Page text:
At least 913 security cameras made in China have been installed in more than 250 Australian government buildings.
Australia removes Chinese-made cameras from politicians’ office. The surveillance camera is not connected to the internet.
SYDNEY: Australian officials said Tuesday dozens of Chinese-made surveillance cameras had been removed from politicians’ offices, days after the country’s defense minister announced his department would remove them from his building over security concerns.
At least 913 Chinese-made surveillance cameras have been installed in more than 250 Australian government buildings, including Ministry of Defense facilities, according to figures released last week.
Australian Defense Minister Richard Marles told national broadcaster ABC last week that these cameras were being moved from his ministry building to “make sure our facilities are completely secure.”
Finance officials confirmed on Tuesday that 65 video surveillance systems had been installed in offices used by Australian politicians.
While the department is gradually replacing cameras as part of a broader security upgrade, at least 40 of the systems must still be removed, the department said, adding that they will be replaced in April.
The surveillance cameras were not connected to the internet and had been removed as a precaution, the department said.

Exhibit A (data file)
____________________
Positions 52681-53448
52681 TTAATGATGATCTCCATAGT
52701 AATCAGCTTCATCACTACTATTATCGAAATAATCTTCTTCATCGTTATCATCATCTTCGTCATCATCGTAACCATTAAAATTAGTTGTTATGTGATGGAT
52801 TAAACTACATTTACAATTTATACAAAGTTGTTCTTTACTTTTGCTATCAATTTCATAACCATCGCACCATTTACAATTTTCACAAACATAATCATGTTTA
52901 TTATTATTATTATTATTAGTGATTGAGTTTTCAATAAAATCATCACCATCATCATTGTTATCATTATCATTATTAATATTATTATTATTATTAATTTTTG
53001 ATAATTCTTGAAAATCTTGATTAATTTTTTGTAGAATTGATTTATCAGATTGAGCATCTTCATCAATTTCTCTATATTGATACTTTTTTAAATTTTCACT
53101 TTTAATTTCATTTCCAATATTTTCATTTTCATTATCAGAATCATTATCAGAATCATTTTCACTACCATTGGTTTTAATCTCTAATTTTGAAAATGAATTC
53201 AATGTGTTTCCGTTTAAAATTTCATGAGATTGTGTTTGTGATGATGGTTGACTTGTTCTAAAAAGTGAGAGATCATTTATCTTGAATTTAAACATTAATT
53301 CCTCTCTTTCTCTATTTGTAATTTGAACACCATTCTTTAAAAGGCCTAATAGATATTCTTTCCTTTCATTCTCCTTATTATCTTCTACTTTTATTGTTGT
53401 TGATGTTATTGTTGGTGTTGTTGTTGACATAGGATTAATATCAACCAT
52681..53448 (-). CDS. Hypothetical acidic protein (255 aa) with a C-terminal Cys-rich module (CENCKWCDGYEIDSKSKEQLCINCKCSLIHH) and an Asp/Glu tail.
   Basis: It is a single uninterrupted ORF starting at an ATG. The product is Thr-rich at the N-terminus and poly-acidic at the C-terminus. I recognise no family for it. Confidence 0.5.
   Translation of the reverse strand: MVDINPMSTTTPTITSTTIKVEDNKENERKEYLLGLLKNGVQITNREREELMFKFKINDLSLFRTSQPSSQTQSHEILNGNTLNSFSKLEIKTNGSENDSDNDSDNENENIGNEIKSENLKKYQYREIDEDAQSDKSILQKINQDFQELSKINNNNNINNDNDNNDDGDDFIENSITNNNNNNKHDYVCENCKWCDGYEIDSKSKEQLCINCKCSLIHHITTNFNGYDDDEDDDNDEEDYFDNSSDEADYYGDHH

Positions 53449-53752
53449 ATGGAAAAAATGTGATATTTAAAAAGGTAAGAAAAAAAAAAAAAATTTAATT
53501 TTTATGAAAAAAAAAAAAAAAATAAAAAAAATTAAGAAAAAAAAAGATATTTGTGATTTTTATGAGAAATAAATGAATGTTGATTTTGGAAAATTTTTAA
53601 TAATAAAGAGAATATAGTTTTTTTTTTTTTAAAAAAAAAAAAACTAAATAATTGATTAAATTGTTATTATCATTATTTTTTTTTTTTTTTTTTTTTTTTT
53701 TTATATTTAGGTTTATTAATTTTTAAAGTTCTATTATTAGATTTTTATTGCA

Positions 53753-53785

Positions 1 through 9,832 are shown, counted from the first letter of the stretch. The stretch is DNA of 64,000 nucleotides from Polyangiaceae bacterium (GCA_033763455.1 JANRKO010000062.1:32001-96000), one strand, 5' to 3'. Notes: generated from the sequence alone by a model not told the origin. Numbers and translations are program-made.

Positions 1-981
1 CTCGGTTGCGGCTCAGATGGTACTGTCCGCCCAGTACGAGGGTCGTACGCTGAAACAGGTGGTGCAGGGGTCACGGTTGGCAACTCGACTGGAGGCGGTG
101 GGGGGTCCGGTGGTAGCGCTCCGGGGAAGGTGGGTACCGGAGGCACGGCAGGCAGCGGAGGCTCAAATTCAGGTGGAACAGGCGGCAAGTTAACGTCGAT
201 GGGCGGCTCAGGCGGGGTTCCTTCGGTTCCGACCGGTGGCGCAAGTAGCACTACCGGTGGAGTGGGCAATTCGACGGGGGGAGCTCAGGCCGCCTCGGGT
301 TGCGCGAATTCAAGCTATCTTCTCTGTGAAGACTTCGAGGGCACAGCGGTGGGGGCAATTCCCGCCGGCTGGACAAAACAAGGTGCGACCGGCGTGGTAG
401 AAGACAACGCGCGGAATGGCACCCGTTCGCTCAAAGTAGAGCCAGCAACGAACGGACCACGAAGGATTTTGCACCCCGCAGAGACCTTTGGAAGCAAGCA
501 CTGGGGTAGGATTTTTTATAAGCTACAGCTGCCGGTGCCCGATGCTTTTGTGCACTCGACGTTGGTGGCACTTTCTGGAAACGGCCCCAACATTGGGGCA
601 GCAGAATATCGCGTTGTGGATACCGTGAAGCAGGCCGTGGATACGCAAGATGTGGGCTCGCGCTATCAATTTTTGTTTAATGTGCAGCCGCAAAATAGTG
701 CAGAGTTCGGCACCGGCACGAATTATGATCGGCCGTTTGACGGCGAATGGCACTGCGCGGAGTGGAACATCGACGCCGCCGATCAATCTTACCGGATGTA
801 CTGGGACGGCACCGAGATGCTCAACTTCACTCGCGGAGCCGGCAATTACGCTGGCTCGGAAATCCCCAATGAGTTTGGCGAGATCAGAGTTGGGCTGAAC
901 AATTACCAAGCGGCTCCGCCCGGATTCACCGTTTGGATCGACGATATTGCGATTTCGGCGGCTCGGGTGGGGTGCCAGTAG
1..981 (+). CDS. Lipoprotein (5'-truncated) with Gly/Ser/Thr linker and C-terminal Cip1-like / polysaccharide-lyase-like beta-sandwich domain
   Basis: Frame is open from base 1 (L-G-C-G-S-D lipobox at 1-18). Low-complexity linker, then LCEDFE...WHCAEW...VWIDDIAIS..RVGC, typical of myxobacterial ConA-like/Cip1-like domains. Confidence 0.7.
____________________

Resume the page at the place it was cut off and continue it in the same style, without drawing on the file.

Similar steps have been taken in the United States and Britain, which have taken action to prevent government agencies from installing Chinese-made cameras in sensitive locations.
Both sides have expressed concern that Chinese companies may be compelled to share information collected by the cameras with Beijing’s security services.
The cameras are made by companies Hikvision and Dahua, which are blacklisted in the United States for allegedly helping the Chinese government run a “repression campaign.”
According to the US Department of Commerce, Hikvision and Dahua are engaged in “high-tech surveillance” of the Uyghur minority in the Xinjiang region.
Last November, the US banned imports of surveillance equipment made by the two companies, saying they posed an “unacceptable risk to national security.”
Hikvision said it was “absolutely wrong” to label the company a “national security threat.”
Following Marles’ comments about removing Chinese-made cameras last week, Beijing accused Australia of “abusing national power to discriminate against and suppress Chinese companies.”
“We hope Australia will provide a fair and non-discriminatory environment for Chinese companies to operate normally,” said Chinese Foreign Ministry spokesman Mao Ning.